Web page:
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Venable partner Chuck Morton was interviewed in a June 10, 2016 Law360 article common M&A writing pitfalls and best practice to avoid them. The article focuses on understanding the deal, looking past precedent, avoiding clichés, taking a step back to look for improvements, and considering the audience.

"One of the things I'll often do with young lawyers, is say, 'Don't look at the page, but tell me, what's the deal? Who's getting what in exchange for what?'" said Morton. "If you don't start with that sort of clarity of understanding, it's almost impossible to write a document that captures it." He added that attorneys will often flowery language or too many words in an effort to look smart or show off their writing skills when they should focus on clarity and concision. "Sometimes people confuse lots of words with intelligence, but I find that the opposite sometimes is true, that the better documents are briefer, more concise," he said. "Longer is not more clear."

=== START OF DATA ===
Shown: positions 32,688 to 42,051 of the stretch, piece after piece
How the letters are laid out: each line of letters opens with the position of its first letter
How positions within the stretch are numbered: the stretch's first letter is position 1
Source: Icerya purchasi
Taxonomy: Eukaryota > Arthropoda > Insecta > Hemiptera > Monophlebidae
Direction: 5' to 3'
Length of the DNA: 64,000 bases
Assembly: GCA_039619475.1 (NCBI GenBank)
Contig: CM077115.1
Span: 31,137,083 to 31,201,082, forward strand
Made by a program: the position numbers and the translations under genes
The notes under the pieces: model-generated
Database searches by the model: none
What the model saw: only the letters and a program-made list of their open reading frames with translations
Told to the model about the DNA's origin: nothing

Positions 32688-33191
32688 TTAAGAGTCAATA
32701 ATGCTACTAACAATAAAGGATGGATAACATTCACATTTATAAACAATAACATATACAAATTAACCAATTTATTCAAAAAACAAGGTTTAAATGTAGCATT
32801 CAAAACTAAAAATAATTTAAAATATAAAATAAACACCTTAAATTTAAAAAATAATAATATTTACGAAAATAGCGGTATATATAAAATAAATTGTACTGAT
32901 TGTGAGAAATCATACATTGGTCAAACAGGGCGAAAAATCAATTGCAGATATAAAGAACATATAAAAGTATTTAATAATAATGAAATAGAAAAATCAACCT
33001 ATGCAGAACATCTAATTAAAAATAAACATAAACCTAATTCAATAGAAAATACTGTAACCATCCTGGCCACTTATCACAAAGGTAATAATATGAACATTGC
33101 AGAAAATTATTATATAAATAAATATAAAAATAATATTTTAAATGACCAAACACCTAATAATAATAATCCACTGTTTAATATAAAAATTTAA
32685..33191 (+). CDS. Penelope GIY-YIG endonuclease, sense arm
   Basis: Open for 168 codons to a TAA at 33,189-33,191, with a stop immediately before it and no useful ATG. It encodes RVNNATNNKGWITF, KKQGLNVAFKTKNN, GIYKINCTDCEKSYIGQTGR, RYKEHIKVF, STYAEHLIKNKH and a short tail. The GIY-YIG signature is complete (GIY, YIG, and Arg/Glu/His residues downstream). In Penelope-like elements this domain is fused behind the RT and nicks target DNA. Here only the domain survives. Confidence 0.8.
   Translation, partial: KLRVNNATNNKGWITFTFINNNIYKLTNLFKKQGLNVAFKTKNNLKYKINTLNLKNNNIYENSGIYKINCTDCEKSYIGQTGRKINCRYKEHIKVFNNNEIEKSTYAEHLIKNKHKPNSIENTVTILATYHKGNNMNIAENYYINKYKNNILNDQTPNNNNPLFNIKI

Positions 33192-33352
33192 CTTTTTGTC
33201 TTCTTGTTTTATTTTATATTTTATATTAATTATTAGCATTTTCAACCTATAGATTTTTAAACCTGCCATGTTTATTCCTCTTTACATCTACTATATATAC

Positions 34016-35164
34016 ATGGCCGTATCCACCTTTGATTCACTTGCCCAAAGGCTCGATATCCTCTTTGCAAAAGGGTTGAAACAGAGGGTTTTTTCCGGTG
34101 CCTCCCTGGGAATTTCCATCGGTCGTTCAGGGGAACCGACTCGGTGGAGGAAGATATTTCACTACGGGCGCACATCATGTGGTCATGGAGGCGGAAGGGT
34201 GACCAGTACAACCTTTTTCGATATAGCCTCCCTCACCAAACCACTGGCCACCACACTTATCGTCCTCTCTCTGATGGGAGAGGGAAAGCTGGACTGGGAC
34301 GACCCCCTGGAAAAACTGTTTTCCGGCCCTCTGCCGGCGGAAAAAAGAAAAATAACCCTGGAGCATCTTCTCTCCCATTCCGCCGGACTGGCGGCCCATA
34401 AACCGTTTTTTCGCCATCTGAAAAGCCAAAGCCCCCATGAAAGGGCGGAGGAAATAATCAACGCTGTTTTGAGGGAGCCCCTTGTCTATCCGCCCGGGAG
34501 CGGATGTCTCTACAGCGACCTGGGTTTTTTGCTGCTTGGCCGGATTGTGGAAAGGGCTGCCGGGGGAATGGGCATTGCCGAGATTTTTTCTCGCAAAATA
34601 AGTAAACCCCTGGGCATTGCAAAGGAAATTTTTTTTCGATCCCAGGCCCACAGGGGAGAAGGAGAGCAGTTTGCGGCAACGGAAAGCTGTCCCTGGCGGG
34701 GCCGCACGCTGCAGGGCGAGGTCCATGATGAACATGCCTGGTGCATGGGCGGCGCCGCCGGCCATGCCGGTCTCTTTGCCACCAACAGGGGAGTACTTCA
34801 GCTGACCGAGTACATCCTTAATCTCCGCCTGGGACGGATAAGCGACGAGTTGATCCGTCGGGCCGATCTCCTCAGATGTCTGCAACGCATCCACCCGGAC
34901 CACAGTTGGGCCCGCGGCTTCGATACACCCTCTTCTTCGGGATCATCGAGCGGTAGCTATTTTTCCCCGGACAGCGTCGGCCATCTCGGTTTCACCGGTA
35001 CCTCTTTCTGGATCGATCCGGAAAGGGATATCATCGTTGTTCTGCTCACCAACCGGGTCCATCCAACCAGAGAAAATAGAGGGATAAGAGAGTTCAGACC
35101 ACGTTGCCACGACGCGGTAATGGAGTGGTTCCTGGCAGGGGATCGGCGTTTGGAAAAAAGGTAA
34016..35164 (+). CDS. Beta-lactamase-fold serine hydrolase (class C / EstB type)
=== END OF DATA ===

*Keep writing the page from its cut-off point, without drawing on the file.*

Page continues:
Morton said he uses checklists and cheat sheets when drafting documents reminding him to double check cross-references, exhibit labels and currency usage. As deals become bigger and more complicated, the lists help keep track of nuances and details. "Lawyers can lose sight of the fact that there's no good writing, just good rewriting. At some point you run out of time, you don't run out of ways to make it shorter or more clear," he said. "This is a lifelong exercise. They call it practice for a reason."